Monday, August 27, 2018

Freak magnetic storm causes wretched band conditions

Your radio isn't busted.  A variety of events affecting the Earth's magnetic field have caused one of the longest geomagnetic storms in recent memory.  The K index has reached 7 on a number of occasions in the last three days, and this is expected to continue on and off.  K is back to 7 as of this writing. 

Surface events such as ground currents in Norway have taken place. We also saw some extreme southward Bz, including a sustained period of -17 nT yesterday.  Strong aurora has occurred in high geomagnetic latitudes. Geomagnetic storming has reached the G3 level at times.

A large coronal hole is the current cause of all this, but when it started it was due to some less common phenomena.  For various reasons, the resulting band conditions have been some of the year's worst, with extended periods of weak or missing signals.  We have not seen the sudden dropouts related to solar flares, since there haven't been any flares.  It's been just days of truly dreadful propagation.

The flow from the coronal hole is expected to persist for several more days.

While it has no relation to the geomagnetic activity, the appearance of a large sunspot pair with an opposite magnetic field is also getting attention.  If this group (AR 2720) was at a higher solar latitude, we would definitely have the first spots of Cycle 25. However, it is near the solar equator.

Even in quiet-sun conditions, our neighborhood star is good for surprises.

Thursday, August 23, 2018

Concern Rising within Amateur Radio Community over WWV Shutdown Proposal

From ARRL Letter:

ARRL members and Amateur Radio clubs are expressing increased concern over the inclusion of WWV and WWVH on a list of proposed cuts in the White House's National Institute of Standards and Technology (NIST) Fiscal Year 2019 budget request. The proposed cuts, which only recently came to light, would also include the Atomic Clock signal from WWVB. Online petitions soliciting signatures include one established by Tom Kelly II, W7NSS, of Portland, Oregon, who would like to see funding for the stations maintained. The decision is up to Congress.
"It is important to note that no changes to NIST services have occurred, and if the proposal were to be implemented, public notice would be provided," NIST said this week.
ARRL is suggesting that members of the Amateur Radio community who value the stations for their precise time and frequency signals and other information sign the petition and/or contact their members of Congress promptly, explaining how the stations are important to them, beyond government and military use. WWV is among the oldest radio stations in the US and has broadcast the official time for nearly a century.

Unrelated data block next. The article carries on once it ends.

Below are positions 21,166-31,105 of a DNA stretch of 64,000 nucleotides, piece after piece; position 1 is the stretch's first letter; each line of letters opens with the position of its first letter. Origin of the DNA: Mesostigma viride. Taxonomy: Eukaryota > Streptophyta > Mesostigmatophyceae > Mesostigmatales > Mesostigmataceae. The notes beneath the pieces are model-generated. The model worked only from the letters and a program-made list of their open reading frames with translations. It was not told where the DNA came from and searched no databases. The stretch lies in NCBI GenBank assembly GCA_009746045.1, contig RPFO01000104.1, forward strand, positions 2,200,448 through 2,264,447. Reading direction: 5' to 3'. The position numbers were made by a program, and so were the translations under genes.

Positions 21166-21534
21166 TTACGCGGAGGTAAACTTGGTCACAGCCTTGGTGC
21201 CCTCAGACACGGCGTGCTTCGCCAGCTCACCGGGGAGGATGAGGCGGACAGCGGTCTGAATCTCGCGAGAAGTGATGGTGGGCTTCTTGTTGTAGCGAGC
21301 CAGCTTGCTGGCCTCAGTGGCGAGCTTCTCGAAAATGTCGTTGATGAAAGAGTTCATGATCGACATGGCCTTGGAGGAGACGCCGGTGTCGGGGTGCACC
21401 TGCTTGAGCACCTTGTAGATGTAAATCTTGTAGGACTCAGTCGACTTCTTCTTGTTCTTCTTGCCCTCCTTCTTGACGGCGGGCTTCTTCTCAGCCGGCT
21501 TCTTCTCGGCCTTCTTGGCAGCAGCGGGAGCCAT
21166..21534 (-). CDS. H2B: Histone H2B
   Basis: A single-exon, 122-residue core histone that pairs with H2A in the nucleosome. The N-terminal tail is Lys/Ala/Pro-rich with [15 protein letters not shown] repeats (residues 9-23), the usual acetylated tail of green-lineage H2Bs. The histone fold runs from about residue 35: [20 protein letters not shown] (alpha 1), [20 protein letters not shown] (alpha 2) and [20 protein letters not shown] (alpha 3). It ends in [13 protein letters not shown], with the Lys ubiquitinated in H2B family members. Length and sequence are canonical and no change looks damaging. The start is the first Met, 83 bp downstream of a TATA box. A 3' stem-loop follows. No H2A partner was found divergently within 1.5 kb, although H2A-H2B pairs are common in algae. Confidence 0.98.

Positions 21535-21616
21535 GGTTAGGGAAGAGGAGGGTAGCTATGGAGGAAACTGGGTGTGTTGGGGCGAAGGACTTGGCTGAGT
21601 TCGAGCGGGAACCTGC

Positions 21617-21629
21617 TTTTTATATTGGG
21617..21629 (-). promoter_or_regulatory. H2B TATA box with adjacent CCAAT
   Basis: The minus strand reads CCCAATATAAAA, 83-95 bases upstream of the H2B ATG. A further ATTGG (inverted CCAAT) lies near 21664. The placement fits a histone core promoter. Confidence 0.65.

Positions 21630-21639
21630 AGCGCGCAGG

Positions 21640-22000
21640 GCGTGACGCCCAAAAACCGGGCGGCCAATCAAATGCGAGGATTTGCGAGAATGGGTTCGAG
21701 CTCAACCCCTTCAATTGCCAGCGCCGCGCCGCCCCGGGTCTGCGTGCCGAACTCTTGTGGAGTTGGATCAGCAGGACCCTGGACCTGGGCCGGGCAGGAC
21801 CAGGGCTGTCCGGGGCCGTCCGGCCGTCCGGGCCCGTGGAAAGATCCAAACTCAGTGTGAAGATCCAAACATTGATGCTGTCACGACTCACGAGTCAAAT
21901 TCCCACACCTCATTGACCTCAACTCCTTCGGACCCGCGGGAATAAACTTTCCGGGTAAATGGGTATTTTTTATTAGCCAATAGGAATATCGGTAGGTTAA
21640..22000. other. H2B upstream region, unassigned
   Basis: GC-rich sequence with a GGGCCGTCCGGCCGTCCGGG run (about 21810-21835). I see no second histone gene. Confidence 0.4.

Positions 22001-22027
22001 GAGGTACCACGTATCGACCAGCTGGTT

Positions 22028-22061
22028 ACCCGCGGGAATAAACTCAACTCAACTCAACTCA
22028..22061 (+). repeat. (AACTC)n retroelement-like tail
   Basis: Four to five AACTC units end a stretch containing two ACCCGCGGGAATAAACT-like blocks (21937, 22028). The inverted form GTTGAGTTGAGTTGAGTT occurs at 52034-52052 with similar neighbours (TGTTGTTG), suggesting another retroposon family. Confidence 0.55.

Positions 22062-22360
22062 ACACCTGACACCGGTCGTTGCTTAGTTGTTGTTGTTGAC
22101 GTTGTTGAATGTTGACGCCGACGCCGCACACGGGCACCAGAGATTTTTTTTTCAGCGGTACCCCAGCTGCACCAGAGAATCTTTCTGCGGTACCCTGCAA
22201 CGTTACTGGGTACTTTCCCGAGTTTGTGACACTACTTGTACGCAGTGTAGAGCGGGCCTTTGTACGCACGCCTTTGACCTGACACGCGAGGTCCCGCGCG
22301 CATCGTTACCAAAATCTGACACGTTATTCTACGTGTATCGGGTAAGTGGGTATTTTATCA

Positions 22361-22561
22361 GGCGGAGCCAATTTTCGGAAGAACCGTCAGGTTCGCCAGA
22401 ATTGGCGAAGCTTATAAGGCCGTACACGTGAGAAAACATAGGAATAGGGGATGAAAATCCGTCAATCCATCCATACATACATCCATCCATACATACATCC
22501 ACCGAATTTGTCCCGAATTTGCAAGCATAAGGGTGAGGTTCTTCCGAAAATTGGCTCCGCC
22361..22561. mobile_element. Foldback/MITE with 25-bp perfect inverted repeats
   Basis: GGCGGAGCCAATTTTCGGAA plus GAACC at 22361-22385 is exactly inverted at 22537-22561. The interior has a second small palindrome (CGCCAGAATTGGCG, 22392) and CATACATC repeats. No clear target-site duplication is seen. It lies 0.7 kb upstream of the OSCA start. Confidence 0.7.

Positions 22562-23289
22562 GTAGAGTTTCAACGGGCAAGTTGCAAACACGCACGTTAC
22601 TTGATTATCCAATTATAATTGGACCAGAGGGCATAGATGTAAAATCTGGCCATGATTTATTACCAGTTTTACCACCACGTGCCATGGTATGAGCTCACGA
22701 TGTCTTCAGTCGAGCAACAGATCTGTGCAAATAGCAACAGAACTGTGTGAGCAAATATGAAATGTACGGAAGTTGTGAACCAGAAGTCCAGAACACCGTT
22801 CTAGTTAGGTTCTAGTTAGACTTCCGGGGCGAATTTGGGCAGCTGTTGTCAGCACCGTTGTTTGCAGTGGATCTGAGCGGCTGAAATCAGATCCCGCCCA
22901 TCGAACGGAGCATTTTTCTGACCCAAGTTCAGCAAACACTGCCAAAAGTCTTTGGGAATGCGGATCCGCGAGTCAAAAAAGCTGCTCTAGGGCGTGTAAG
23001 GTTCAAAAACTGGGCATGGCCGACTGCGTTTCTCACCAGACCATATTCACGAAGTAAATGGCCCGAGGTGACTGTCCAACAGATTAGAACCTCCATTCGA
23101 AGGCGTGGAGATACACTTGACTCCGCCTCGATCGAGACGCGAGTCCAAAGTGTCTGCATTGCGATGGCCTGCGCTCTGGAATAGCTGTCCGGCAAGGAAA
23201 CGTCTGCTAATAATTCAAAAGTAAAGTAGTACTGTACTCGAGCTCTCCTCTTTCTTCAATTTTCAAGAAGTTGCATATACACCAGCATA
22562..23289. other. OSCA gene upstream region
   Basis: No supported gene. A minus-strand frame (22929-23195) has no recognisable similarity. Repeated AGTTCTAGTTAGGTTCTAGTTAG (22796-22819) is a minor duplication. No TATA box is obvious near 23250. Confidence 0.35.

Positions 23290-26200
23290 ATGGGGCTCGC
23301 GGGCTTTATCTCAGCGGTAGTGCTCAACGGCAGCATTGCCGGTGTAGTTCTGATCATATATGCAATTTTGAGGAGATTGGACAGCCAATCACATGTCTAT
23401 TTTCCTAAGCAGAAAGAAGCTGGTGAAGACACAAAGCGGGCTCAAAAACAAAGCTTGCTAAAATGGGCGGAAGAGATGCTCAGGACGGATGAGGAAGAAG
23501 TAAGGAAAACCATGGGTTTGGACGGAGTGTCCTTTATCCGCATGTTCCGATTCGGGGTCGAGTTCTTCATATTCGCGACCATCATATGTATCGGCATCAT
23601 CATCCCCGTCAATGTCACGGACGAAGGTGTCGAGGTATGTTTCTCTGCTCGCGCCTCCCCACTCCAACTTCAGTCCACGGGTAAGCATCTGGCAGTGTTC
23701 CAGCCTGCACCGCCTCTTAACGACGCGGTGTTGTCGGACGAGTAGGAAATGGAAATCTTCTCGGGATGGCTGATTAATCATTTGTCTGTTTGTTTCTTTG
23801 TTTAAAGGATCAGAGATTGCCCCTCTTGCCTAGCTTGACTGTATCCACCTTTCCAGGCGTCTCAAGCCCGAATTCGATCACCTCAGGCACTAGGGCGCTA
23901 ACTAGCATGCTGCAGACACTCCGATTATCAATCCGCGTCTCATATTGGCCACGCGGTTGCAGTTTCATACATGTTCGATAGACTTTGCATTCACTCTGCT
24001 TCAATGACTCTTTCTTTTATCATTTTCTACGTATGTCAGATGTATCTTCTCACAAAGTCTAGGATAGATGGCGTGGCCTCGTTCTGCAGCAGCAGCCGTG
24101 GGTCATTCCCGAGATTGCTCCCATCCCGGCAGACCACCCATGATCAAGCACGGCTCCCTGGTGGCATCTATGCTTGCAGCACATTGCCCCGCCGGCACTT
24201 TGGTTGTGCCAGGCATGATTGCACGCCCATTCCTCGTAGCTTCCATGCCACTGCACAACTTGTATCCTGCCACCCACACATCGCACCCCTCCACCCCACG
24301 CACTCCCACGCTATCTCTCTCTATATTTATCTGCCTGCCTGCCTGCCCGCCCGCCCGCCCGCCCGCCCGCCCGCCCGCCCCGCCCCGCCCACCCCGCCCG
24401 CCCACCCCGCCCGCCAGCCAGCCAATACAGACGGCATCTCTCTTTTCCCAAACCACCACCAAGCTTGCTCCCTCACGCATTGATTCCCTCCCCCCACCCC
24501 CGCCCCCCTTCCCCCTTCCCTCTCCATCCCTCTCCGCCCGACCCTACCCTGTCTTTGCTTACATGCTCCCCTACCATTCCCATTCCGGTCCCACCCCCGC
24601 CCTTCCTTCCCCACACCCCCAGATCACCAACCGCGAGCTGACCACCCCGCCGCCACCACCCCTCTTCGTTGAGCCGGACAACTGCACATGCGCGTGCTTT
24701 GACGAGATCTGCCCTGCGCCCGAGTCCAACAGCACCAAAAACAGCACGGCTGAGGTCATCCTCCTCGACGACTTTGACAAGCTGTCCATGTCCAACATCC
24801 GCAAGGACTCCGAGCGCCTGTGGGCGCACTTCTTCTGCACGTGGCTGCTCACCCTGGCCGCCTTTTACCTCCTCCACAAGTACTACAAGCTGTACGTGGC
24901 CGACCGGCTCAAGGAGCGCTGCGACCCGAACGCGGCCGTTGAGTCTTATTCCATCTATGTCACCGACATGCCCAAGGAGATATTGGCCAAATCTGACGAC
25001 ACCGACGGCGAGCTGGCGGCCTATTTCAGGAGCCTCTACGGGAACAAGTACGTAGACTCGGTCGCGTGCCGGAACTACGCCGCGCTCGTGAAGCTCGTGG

According to the NIST Fiscal Year (FY) 2019 budget request, the specific cut would come from the NIST Fundamental Measurement, Quantum Science, and Measurement Dissemination budget and would amount to $6.3 million.
"NIST has a long-standing history of providing time and frequency services through our radio stations and we appreciate that many people use these services," NIST said in a statement. "WWV is the longest continuously operating radio service in the US. At the same time, the proposed NIST budget for FY 2019 required difficult choices about budget priorities."
NIST said that it plans to eliminate "efforts that have been replaced by newer technologies, measurement science research that lies outside NIST's core mission space, and programs that can no longer be supported due to facility deterioration."
WWV and WWVH broadcast 24/7. Announcements include time announcements, standard time intervals, standard frequencies, UT1 time corrections, a BCD time code, geophysical alerts, and marine storm warnings. Transmissions are broadcast from separate transmitters on 5, 10, 15, and 20 MHz. An experimental 25 MHz signal is also currently on the air. WWVB transmits standard Coordinated Universal Time (UTC) signals on 60 kHz to appropriately equipped devices. Read more.

Thursday, August 16, 2018

Proposed NIST budget eliminates WWV/WWVH


That's all I can say.  This may be the first time anything to do with radio has made me ruin my vocabulary in public.

As our headline indicates, the proposed FY 2019 budget for the U.S. National Institute of Standards and Technology includes the elimination of WWV and WWVH:
-$6.3 million supporting fundamental measurement dissemination, including the shutdown of NIST radio stations in Colorado and Hawaii
It's time to flood NIST with letters.  This would be a fundamental loss to anyone using a radio in North America.  WWVB is great for clocks, but it's outside the coverage of most HF radios, and also its signal does not cover the entire hemisphere.

This comes from The SWLing Post, via the ARRL Letter.